CHATHAM — Compared to today, Chatham in 1962 was a sleepy summer resort with most development clustered around its four villages. The large areas of open space that existed were taken for granted; it was assumed that meadows, beaches, ponds and woods would always be around for everyone to enjoy.
But a small group of residents heard rumbling as more and more houses and neighborhoods were developed. With hesitation among some about donating land to the town, it was clear that the traditional approach to preserving land wasn't going to be enough.
Selectman Robert McNeece, resident John Manson and retired general Lucious Clay found a way to address both concerns: a private, non-profit land trust. The Chatham Conservation Foundation became the first private land trust on Cape Cod, dedicated to acquiring open space that would remain in its natural state in perpetuity. It wasn't long before the first land donation, the 2.5-acre Fox Hill Island in Bassing Harbor, was given to the new foundation by Dorothy Smith. Soon the foundation had 17 life members and pledges of 10 acres of land.
Today the foundation includes more than 700 members and protects approximately 224 parcels containing more than 800 acres of beach, marsh, wetlands, woodland, meadow and other open space. Many are contiguous with town-owned conservation property, creating large corridors of open space to allow wildlife to thrive and the land to breathe. The foundation also holds conservation restrictions – which allows owners to retain property but gives control over its use to the foundation – on 45 parcels totaling 211 acres.
While the mission is much the same, the organization, its operation and focus have changed in the past 60 years. As foreseen by the group's founders, open space in Chatham has become rare and land prices high, making both donations and acquisition projects less frequent. Today, maintenance and stewardship of its properties is the chief goal of the foundation, along with the upkeep of trails and educating the public about the value of preserving land.
“Our goal is to be forward-facing, to be out there in the community so people know what we're doing,” said Executive Director Lauren Arcomano. “I think the organization has been very humble” in the past. Recent outreach included participating in the Chatham Airport open house, guided walks of foundation lands, and in the coming weeks the foundation will have a table at the weekly Chatham Farmers Market.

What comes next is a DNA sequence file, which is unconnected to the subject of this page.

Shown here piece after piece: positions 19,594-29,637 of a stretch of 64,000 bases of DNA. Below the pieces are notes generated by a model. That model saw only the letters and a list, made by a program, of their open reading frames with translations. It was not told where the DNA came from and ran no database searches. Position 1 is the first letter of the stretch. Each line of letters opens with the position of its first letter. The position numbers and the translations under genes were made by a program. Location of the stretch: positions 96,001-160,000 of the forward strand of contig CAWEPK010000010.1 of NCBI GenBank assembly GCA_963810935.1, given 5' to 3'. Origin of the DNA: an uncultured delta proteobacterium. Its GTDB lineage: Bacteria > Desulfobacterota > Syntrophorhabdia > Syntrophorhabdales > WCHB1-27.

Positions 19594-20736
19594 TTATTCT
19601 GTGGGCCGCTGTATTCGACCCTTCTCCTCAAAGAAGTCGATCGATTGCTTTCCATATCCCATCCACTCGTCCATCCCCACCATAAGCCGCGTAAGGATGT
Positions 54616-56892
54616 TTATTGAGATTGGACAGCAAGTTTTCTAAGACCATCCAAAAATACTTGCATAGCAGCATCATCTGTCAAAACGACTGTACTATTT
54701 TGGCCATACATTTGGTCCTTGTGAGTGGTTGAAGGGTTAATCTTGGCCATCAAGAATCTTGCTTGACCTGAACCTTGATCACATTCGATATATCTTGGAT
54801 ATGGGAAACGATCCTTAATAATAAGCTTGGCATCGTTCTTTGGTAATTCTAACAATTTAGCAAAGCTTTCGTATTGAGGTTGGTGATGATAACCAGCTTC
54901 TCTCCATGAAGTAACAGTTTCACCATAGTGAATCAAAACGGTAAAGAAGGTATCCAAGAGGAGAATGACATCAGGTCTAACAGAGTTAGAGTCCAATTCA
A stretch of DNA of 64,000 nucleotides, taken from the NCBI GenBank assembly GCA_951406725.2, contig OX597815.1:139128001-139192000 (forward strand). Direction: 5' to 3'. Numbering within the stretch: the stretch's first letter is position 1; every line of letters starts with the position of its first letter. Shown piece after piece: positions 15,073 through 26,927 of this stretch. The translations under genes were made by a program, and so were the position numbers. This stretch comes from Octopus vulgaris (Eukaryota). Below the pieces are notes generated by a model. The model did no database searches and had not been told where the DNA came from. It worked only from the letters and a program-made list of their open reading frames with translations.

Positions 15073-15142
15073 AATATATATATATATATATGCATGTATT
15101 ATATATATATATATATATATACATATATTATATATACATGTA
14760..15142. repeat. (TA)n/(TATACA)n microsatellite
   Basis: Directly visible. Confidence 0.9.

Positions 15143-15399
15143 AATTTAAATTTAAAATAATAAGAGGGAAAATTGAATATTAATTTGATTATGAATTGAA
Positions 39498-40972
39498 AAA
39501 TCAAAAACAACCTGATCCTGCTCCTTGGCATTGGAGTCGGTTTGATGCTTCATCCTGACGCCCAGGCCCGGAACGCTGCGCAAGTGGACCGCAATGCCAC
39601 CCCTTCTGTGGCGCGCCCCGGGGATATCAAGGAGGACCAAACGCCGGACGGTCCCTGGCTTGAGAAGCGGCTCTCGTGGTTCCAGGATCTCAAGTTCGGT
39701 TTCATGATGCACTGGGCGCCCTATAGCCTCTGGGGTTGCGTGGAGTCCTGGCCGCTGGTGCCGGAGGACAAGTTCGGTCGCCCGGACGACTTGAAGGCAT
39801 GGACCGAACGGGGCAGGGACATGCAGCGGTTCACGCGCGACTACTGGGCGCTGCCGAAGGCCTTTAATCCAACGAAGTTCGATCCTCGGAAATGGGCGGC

Arcomano joined the foundation recently, bringing 30 years of nonprofit management experience to the organization. She runs the day to day operation, along with office manager Ellen McKey. Land Stewardship Director Julie Baca maintaining trails – often with help from members of AmeriCorps Cape Cod – and keeps a sharp eye on the foundation's properties, removing invasive species, making sure there's no encroachment by neighbors (it happens) or illegal dumping (not uncommon).
Members of the board of trustees also monitor foundation properties, said President Bob Lear. “We are literally a working board,” he said. “I'm out there every day.”
“It's entirely different from what it was” when she first joined the board in 1995, said Carol Odell. Then, the board president “took care of business,” she recalled, with board members helping out with publicity, fundraising and other duties. The move to professionalize the operation began with hiring a part-time land steward shared with the Harwich Conservation Trust. An executive director followed, and a few years ago the foundation moved its office from Meservey Accounting on Crowell Road to the Mayo House on Main Street, which the organization had received as a donation from the neighboring Cape Cod Five Cents Savings Bank in 1976. The circa 1818 three-quarter Cape was for many years a museum open only during July and August. Today it serves both as the foundation's headquarters and as an example of early life in Chatham, open to the public Mondays from 5 to 8 p.m. and Fridays from 3 to 6 p.m.